Scripture reading – 1 Samuel 6

As Israel despaired the loss of the “Ark of the LORD” (4:11), the Philistines came to fear that its presence had brought the LORD’s judgment not only upon their god Dagon (6:3-4), but also upon the cities where it had been located. Ashdod, the capital city of Philistia, was physically afflicted and the men of that city declared, “the ark of the God of Israel shall not abide with us” (5:7). When the Ark was moved to Gath, they felt the “hand of the LORD against the city with a very great destruction” (5:9). When the Ark was moved to Ekron, the people of that city “cried out, saying, They have brought about the ark of the God of Israel to us, to slay us and our people” (5:10). The Ekronites demanded the Ark be returned to Israel, for the judgment of the LORD fell heavily upon the people, “and the cry of the city went up to heaven” (5:12).

Desperate, the Philistines Return the Ark (1 Samuel 6:1-12)

The Ark of the LORD remained in Philistia for seven months, and its presence became a symbol of God’s judgment, rather than a trophy of war (6:1). Desperate, the Philistines called upon their religious leaders, and urged the ark be returned to its place (6:2). The priests suggested the Ark be returned to Israel, with “a trespass offering,” that He might be appeased and his hand of judgment be lifted (6:3).

It was determined the trespass offering should reflect the symbols of the plagues the people had suffered. They fashioned “five golden emerods [possibly skin boils, others suggest hemorrhoids], and five golden mice, according to the number of the lords of the Philistines [there were five major Philistine cities]” (6:4). The priests reminded the leaders that Egypt and Pharaoh had suffered when they hardened their hearts against Israel’s God (6:6).

The Philistine priests proposed the leaders “make a new cart, and take two milch kine [milk cows], on which there hath come no yoke, and tie the kine [cows] to the cart, and bring their calves home from them: 8And take the ark of the Lord, and lay it upon the cart; and put the jewels of gold…in a coffer [wooden chest] by the side thereof; and send it away, that it may go” (6:7-8). This they did to prove whether the plagues they had suffered were indeed God’s judgment, or simply chance. With the Ark sitting on the cart, and beside it the chest of gold ornaments for a trespass offering, the Philistines watched as the cows did not return to their calves, but instead pulled the cart a distance of nine miles, turning neither to the left, nor to the right (6:9-12).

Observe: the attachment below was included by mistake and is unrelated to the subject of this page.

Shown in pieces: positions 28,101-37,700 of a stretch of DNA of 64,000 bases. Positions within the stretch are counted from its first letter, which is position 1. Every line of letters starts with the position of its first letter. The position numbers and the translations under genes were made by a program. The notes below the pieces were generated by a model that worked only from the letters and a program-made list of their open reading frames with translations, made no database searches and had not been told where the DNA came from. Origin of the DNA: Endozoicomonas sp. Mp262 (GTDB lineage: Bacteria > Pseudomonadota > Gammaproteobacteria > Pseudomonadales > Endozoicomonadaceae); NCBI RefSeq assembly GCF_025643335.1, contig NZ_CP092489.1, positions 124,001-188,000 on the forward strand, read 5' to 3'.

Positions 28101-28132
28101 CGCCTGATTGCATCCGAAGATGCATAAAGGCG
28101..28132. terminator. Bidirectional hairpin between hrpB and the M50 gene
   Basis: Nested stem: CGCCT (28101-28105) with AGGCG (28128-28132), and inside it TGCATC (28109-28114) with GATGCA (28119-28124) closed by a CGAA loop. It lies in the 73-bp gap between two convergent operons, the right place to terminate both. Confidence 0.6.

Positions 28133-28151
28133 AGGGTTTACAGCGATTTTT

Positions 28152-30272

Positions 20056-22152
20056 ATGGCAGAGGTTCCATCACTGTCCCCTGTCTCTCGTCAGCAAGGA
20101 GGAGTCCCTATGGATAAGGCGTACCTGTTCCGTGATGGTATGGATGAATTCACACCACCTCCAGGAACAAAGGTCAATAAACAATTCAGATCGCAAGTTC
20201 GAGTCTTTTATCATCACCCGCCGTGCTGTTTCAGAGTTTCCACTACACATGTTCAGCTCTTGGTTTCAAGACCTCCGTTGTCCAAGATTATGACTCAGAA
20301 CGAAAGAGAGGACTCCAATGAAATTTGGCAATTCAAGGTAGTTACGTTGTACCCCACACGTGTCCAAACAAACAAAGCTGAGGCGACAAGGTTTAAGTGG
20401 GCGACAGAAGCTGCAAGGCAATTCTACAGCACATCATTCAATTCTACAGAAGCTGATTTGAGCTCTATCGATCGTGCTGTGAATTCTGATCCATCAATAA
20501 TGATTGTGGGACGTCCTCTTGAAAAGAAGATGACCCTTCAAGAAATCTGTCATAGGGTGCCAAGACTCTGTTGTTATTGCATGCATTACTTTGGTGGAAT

Rejoicing, Turned to Sorrow (1 Samuel 6:13-21)

Reaping wheat in their fields, the people of Beth-shemesh “lifted up their eyes, and saw the ark, and rejoiced” (6:13). The cows pulled the cart into a field owned by a man named Joshua, and they stopped by a great stone (6:14). Remembering that Beth-shemesh was a Levite city (Joshua 21:13-16), we are not astonished when the men of that city removed the Ark from the cart, and cutting up the cart for its wood, they “offered the kine [cows as] a burnt offering unto the Lord” (6:14).

Unfortunately, rejoicing turned to tragedy, when the people of Beth-shemesh violated the sanctity of the Ark. Rather than cover the Ark, the inquisitive people looked inside the chest, and “fifty thousand and threescore and ten men (50,070)” were slain (6:19). They had treated as common, that which represented the throne, and the holy presence of God (6:19). As they mourned the deaths of their loved ones, the people asked, “Who is able to stand before this holy Lord God? and to whom shall he go up from us?” (6:20). Messengers were sent “to the inhabitants of Kirjath-jearim, saying, The Philistines have brought again the ark of the Lord; come ye down, and fetch it up to you” (6:21)

Closing thoughts: The LORD guided the cows pulling the cart bearing the Ark from Ekron, to His people in Beth-shemesh, and the lords of the Philistines were satisfied that all they had suffered was from Israel’s God (6:16). Sadly, the indiscreet people of Beth-shemesh, a Levite town, violated the law (Numbers 4:20), and by looking inside the Ark, defiled its holy nature.

“Who is able to stand before this holy Lord God?” (6:20)

The slain of Beth-shemesh serve as a reminder of God’s holiness, and judgment. Rightly, the Ark of the LORD was returned to Israel, and sovereignly, God had prepared a man to call the nation to repent, and turn to Him. His name was Samuel.

Copyright 2021 – Travis D. Smith